Teacher Appreciation Week

UW-Green Bay and WFRV team up to appreciate teachers

UW-Green Bay and WFRV are honoring local teachers that inspire, lead and impact area students in honor of Teacher appreciation Week! Submit a brief nomination description, which may include a supporting picture/image/drawing (optional) from local students.

Ten randomly selected teachers will be contacted and featured during Local 5 Live during National Teacher Appreciation Week (May 3-7), (2 per day). In addition to on-air recognition, LaJava Roasting House will be providing our 10 randomly selected teachers with a giftbox of coffee/tea/snacks to thank them for a job well done!

UW-Green Bay Professor Shares His Story as a Hmong Refugee

GREEN BAY, Wis. — Growing up in the lush, isolated jungles of Southeast Asia, Pao Lor said it was hard to imagine a world beyond his village.“When you’re a little kid, everything is big. The trees are big. The mountains are big,” Lor said. “That’s all that you knew, and that’s all that you saw. You didn’t know what goes beyond the mountain that’s in front of you.”Thinking back on that time — tucked away from the people, cities, even wars beyond the mountains — feels “surreal,” said Lor, who now lives in Kimberly, Wis., and works as a professor at UW-Green Bay. But he’s spent a lot of time reflecting on those memories recently. Over the past few years, Lor has been working on a memoir about his childhood journey, which was published by the Wisconsin Historical Society Press. The memoir, “Modern Jungles: A Hmong Refugee’s Childhood Story of Survival,” recounts the first 14 years of Lor’s life, when he fled from his home in Laos to refugee camps in Thailand before eventually making his way to the U.S. Lor said he wanted to share insight into the Hmong American experience, one shared by nearly 50,000 people in Wisconsin, and capture some of the powerful memories from his youth.(Courtesy of the Wisconsin Historical Society Press)“These memories have been playing in my head for a very long time,” Lor said.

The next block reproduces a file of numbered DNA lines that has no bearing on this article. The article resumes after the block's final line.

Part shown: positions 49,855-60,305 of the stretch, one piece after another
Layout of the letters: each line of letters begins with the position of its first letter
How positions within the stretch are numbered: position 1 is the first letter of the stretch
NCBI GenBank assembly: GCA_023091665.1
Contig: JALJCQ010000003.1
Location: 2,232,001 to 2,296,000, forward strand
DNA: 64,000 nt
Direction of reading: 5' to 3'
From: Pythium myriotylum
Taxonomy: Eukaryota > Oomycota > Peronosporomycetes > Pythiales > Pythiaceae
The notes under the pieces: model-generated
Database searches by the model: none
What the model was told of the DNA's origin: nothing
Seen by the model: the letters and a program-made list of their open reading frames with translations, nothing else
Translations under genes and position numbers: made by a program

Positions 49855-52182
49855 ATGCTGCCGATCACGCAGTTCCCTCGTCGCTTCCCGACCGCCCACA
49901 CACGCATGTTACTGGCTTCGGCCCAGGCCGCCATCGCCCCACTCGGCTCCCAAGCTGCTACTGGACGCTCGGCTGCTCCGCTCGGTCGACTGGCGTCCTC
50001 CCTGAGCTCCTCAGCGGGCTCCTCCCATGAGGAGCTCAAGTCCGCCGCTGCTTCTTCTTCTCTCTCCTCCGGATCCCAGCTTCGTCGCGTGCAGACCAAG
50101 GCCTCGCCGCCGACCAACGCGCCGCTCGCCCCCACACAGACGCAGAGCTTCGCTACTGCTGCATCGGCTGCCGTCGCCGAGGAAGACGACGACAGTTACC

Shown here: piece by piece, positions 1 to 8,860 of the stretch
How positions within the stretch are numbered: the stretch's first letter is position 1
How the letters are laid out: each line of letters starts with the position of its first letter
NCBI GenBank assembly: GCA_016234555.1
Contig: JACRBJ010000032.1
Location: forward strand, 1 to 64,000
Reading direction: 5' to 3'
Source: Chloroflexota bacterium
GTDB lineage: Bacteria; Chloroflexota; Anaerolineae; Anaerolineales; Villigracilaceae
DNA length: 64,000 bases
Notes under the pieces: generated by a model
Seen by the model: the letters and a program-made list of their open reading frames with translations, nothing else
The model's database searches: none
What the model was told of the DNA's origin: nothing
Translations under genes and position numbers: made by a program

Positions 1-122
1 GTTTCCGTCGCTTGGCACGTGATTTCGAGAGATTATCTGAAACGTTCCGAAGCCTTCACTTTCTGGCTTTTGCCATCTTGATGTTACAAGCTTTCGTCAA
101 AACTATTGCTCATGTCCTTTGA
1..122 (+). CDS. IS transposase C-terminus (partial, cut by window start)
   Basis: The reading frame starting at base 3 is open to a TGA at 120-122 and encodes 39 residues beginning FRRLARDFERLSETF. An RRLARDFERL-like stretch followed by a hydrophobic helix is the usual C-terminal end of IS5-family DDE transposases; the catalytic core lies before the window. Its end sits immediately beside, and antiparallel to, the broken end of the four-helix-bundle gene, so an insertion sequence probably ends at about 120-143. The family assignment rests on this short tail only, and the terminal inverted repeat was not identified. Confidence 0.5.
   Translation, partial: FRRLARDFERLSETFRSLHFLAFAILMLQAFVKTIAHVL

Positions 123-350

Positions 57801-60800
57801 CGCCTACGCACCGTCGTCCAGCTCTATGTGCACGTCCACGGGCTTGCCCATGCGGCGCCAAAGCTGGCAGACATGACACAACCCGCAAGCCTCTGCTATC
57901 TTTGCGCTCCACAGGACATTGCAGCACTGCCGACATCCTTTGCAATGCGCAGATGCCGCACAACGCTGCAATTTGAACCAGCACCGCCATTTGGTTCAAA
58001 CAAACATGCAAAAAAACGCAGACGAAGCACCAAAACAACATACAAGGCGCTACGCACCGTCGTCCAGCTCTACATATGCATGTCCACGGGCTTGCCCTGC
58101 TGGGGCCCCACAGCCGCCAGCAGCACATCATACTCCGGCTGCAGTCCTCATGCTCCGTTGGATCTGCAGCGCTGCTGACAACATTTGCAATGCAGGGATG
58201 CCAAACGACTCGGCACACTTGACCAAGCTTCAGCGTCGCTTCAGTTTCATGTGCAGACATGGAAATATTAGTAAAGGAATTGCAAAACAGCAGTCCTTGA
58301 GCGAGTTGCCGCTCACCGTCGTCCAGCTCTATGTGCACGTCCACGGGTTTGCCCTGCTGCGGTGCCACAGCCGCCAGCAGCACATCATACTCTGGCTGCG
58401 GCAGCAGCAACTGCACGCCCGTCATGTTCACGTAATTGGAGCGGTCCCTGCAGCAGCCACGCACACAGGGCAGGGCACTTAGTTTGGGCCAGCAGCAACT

Source: UW-Green Bay Professor Shares His Story as a Hmong Refugee

Pao Lor chronicles the Wisconsin Hmong refugee experience in ‘Modern Jungles’ – The NEWcomer

Dr. Pao Lor and his family fled the war-ravaged country of Laos when he was just five years old. After settling in Wisconsin in 1980, Lor had a fairly typical Green Bay upbringing of playing sports and looking up to icons such as Bart Starr and John Wooden.Lor, the Patricia Wood Baer Professor of Education at UW-Green Bay, cataloged his experiences navigating history, identity, and resettlement in the newly-published Wisconsin Historical Society Press memoir Modern Jungles: A Hmong Refugee’s Childhood Story of Survival. While Lor’s story is deeply personal, it also reflects a broader perspective on the refugee experience.

Source: Pao Lor chronicles the Wisconsin Hmong refugee experience in ‘Modern Jungles’ – The NEWcomer

Inclusive Reads & Conversations with UWGB Libraries in April: Pao Lor

UWGB Libraries’ April discussion With Pao Lor will take place virtually via Microsoft Teams on Wednesday, April 28, 2021, from 12:15 p.m 1:00 p.m.

For the April reading, UWGB Prof. Pao Lor will be reading a chapter from his newly released memoir, Modern Jungles: A Hmong Refugee’s Childhood Story of Survival. You can download a PDF of the excerpts he will be reading this month here.